Sun calls lawyers down on non-Sun Web site

Help must be official help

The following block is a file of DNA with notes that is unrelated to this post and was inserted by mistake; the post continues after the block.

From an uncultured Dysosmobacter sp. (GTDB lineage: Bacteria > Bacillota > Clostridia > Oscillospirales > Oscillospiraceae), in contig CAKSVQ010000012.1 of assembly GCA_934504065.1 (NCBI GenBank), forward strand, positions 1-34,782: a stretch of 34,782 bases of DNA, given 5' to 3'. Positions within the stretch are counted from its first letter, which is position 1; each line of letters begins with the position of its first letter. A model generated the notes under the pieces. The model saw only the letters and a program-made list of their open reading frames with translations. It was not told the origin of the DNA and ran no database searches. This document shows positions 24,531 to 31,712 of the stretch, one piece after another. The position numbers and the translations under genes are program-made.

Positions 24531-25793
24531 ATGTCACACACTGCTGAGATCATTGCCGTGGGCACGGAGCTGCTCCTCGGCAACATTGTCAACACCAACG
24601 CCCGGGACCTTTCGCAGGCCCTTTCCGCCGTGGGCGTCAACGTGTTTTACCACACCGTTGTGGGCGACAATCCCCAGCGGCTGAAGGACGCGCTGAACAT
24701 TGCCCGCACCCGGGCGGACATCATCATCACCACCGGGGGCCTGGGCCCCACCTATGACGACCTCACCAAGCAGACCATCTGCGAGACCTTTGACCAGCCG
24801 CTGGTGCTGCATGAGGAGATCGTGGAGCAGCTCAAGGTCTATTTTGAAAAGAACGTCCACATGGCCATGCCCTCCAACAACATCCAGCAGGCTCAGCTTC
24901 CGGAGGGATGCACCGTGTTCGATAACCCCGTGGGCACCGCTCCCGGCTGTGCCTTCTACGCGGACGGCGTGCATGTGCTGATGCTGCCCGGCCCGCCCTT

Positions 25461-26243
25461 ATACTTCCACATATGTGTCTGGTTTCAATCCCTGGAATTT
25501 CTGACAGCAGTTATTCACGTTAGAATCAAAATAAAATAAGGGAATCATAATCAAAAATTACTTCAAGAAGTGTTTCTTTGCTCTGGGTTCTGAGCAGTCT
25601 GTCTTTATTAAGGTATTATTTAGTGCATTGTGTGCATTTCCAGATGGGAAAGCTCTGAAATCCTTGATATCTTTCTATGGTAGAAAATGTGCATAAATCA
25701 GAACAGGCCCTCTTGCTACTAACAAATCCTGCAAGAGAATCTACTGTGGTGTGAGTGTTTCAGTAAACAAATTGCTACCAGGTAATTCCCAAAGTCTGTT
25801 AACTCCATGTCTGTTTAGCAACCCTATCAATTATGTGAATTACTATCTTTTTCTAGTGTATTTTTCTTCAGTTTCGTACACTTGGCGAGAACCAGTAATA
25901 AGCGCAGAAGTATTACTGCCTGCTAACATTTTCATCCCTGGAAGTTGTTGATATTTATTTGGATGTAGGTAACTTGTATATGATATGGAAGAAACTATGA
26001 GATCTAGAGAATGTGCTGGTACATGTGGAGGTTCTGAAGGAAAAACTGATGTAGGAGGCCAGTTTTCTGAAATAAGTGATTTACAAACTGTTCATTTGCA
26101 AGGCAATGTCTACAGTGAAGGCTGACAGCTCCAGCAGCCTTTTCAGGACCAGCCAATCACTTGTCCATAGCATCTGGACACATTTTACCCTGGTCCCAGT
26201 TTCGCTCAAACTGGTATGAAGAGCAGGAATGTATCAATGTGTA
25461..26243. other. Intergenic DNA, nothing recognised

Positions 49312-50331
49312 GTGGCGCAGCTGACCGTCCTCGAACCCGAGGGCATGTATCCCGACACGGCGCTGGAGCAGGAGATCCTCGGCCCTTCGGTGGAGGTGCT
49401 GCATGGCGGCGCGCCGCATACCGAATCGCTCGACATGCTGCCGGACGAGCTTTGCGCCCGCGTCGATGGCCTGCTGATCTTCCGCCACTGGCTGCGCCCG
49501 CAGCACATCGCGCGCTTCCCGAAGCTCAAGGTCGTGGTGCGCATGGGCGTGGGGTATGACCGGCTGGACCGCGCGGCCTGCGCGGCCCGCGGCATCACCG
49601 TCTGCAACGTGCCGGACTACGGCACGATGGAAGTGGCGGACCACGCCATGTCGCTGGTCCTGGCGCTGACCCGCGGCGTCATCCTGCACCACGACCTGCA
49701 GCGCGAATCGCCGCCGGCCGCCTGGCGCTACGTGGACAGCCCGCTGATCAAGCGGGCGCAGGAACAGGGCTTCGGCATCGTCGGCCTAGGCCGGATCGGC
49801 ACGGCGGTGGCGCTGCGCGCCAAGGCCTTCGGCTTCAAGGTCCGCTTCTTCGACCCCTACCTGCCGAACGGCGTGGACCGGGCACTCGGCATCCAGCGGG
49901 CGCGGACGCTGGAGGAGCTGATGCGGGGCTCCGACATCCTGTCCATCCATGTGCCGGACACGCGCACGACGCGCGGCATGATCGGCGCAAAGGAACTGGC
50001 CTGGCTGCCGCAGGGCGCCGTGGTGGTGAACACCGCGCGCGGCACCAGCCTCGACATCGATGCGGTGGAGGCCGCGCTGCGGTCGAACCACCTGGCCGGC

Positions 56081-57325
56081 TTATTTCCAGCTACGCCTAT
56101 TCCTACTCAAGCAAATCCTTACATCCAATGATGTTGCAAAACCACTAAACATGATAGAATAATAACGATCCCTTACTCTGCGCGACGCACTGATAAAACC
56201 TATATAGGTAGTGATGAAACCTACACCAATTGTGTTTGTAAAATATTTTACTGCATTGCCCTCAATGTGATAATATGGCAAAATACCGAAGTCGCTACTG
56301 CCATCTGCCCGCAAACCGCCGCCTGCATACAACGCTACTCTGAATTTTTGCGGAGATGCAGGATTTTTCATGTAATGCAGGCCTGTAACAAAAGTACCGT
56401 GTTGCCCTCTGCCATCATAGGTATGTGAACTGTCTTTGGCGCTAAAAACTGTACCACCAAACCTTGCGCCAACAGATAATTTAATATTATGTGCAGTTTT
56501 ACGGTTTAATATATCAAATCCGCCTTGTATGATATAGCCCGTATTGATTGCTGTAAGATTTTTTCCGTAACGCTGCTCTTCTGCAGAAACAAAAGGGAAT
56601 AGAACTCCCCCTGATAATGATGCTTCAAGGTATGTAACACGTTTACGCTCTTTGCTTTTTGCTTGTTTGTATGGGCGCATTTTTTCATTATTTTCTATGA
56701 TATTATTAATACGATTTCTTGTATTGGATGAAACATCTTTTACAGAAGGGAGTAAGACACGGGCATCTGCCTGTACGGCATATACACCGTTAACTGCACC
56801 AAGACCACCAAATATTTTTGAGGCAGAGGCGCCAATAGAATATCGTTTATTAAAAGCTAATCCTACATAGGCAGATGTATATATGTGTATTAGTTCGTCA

The legal wrath of Sun lawyers has descended on a site which was distributing what the company claims is confidential, proprietary and copyright information. Gerald Karczewski, assistant general counsel at Sun Microelectronics, has written to a site called Sunhelp, claiming that it is illegally publishing and duplicating Sun documents to third parties, and violating its trademarks. In his letter to the site, Karczewski threatened the owners of the site that other sites it maintains may also infringe its rights. The site ran what its Webmaster described as a "Sun rumor mill" but has conceded defeat and removed the offending documents. Sun's legal department said that the site's actions could be punished by a federal criminal action which could bring a fine of up to quarter of a million dollars and jail for five years, as well as civil penalties of up to $100,000 for each copyright work infringed. Said Karczewski in his letter: "In this case, there is very little question that your actions are nothing but willful. Your admission on your website verifies this conclusion. Your admission reads: 'The .PDF files above are marked Sun Proprietary/Confidential - need to know, so expect them to be yanked as soon as someone from Sun realizes that they're accessible from the outside world'." However, he added in a later paragraph that Sun wanted to avoid litigation, and instead demanded the Web site owners return the materials, agree not to violate Sun's trade secrets or copyright rights and remove material that could violate its trademark rights. ®

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